This video is simple in its appearance, but it contains a wealth of relevant information about global climate models.

In this audio slideshow, an ecologist from the University of Florida describes the radiocarbon dating technique that scientists use to determine the amount of carbon within the permafrost of the Arctic tundra. Understanding the rate of carbon released as permafrost thaws is necessary to understand how this positive feedback mechanism is contributing to climate change that may further increase global surface temperatures.

This humorous video suggests what might happen if a weather forecaster reported the weather in the context of climate change. There is a sharp contrast between the anchor focusing on short-term local concerns and the weather forecaster describing what is happening on a long-term global basis.

This static visualization shows that the global carbon cycle is determined by the interactions of climate, the environment, and Earth's living systems at many levels, from molecular to global.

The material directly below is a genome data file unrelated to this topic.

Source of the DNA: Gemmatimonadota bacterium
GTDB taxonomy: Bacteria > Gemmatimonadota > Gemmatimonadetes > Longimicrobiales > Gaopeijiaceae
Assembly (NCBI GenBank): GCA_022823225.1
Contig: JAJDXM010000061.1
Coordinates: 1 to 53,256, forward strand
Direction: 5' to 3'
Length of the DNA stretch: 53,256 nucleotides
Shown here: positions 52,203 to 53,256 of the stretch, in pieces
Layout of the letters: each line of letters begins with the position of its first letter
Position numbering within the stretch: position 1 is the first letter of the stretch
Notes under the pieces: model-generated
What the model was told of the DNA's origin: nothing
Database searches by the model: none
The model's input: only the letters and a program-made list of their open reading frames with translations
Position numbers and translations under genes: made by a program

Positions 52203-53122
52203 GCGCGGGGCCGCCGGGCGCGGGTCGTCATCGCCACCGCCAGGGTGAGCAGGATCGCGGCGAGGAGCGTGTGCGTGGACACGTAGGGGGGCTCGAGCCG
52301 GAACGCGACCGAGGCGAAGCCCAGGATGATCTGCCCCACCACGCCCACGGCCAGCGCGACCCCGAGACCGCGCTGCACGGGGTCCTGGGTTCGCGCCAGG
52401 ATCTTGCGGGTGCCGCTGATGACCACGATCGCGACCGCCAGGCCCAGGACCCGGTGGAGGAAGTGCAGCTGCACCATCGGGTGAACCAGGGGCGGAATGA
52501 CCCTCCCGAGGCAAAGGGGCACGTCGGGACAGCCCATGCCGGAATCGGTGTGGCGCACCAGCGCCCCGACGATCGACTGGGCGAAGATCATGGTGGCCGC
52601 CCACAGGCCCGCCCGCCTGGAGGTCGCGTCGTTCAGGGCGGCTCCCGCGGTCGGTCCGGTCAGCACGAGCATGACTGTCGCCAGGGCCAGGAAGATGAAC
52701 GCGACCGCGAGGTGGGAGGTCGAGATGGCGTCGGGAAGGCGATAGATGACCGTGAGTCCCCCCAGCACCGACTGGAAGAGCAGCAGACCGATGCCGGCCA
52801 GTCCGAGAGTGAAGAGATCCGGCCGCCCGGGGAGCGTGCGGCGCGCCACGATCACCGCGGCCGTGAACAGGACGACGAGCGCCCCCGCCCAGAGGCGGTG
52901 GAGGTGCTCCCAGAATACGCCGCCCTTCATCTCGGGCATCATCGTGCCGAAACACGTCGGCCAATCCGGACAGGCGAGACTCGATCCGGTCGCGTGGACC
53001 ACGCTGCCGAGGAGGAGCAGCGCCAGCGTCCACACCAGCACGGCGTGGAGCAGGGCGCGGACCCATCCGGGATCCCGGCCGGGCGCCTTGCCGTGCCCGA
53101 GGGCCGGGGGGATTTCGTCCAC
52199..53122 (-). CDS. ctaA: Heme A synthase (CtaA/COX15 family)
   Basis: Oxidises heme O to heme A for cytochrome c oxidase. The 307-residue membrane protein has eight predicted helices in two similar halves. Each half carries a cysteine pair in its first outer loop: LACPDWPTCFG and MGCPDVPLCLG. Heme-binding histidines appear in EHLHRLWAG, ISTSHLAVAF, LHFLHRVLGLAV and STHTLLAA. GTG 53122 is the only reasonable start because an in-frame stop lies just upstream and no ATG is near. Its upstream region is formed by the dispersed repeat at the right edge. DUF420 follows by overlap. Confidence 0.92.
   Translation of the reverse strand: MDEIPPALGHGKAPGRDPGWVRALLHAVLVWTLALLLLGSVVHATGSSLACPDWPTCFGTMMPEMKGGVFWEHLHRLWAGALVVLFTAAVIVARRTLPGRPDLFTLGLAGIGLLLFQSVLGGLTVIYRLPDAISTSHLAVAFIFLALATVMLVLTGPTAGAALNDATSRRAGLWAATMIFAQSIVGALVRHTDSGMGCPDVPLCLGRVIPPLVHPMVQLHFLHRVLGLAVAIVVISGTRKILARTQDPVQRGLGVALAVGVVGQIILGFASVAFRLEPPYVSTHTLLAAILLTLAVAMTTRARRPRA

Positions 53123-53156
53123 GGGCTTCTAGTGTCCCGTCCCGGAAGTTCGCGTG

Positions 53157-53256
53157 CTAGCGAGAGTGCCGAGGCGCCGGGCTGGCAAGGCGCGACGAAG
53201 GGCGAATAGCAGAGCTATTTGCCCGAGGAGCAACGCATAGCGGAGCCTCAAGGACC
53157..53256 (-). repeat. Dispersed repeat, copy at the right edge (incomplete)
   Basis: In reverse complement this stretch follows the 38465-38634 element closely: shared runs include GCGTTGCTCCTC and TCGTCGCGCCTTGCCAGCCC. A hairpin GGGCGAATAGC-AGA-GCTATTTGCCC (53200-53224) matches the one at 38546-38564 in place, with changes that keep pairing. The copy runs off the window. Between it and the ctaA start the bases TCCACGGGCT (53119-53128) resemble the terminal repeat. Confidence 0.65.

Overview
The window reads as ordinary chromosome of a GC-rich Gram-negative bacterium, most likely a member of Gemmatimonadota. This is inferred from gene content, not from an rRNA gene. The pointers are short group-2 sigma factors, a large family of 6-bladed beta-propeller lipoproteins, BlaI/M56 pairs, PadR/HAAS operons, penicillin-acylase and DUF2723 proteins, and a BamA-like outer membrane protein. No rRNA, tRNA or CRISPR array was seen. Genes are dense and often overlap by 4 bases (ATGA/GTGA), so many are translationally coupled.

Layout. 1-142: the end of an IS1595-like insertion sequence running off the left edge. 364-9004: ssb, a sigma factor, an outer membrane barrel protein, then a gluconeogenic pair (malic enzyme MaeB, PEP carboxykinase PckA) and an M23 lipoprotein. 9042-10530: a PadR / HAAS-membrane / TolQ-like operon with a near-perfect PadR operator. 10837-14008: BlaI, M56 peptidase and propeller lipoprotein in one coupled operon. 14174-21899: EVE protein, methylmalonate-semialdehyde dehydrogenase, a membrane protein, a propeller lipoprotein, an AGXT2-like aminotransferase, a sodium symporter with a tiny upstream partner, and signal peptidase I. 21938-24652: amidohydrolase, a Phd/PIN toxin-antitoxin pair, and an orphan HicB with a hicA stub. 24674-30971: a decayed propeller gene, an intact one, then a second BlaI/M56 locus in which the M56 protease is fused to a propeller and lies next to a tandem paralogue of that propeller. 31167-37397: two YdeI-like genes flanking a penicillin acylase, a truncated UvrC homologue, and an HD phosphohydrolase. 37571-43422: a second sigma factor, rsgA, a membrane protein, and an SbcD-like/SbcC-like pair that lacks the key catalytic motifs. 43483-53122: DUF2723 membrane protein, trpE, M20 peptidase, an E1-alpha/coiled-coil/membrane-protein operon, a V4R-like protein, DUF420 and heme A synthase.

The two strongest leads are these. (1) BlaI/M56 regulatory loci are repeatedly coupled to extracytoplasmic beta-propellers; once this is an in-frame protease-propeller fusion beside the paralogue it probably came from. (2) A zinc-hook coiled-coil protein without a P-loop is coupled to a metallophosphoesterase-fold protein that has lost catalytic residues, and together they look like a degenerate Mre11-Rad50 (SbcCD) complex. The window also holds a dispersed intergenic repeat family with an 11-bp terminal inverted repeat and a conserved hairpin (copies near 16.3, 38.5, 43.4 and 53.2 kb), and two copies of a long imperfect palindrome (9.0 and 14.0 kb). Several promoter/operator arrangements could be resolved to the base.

This video shows some of the most dramatic fluctuations to our cryosphere in recent years, using visuals created with a variety of satellite-based data.

This clickable visualization demonstrates the catastrophic effect that follows the removal of a key producer or consumer in the Arctic food chain.

This video focuses on the conifer forest in Alaska to explore the carbon cycle and how the forest responds to rising atmospheric carbon dioxide. Topics addressed in the video include wildfires, reflectivity, and the role of permafrost in the global carbon cycle.

A nicely crafted NASA video on Earth as the water planet, highlighting the value of ocean-observing satellites and the role they play in understanding the global effects of climate change.

This interactive map from National Geographic shows selected geographic locations for a number of impacts of global warming (on freshwater resources, food and forests, ecosystems, etc). Impact overview is summarized for each highlighted impact.

This video follows biologist Gretchen Hofmann as she studies the effects of ocean acidification on sea urchin larvae.

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